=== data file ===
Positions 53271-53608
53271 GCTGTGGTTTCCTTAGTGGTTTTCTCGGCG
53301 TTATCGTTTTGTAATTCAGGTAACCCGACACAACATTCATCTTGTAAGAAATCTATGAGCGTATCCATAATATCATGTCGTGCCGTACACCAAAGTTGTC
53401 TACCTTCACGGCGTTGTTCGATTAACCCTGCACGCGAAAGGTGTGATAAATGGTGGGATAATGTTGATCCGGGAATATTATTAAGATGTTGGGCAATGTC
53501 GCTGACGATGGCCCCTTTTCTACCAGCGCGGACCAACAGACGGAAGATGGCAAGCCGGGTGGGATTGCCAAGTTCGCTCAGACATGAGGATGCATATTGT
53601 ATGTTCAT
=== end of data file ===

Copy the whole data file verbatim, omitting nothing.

Positions 53271-53608
53271 GCTGTGGTTTCCTTAGTGGTTTTCTCGGCG
53301 TTATCGTTTTGTAATTCAGGTAACCCGACACAACATTCATCTTGTAAGAAATCTATGAGCGTATCCATAATATCATGTCGTGCCGTACACCAAAGTTGTC
53401 TACCTTCACGGCGTTGTTCGATTAACCCTGCACGCGAAAGGTGTGATAAATGGTGGGATAATGTTGATCCGGGAATATTATTAAGATGTTGGGCAATGTC
53501 GCTGACGATGGCCCCTTTTCTACCAGCGCGGACCAACAGACGGAAGATGGCAAGCCGGGTGGGATTGCCAAGTTCGCTCAGACATGAGGATGCATATTGT
53601 ATGTTCAT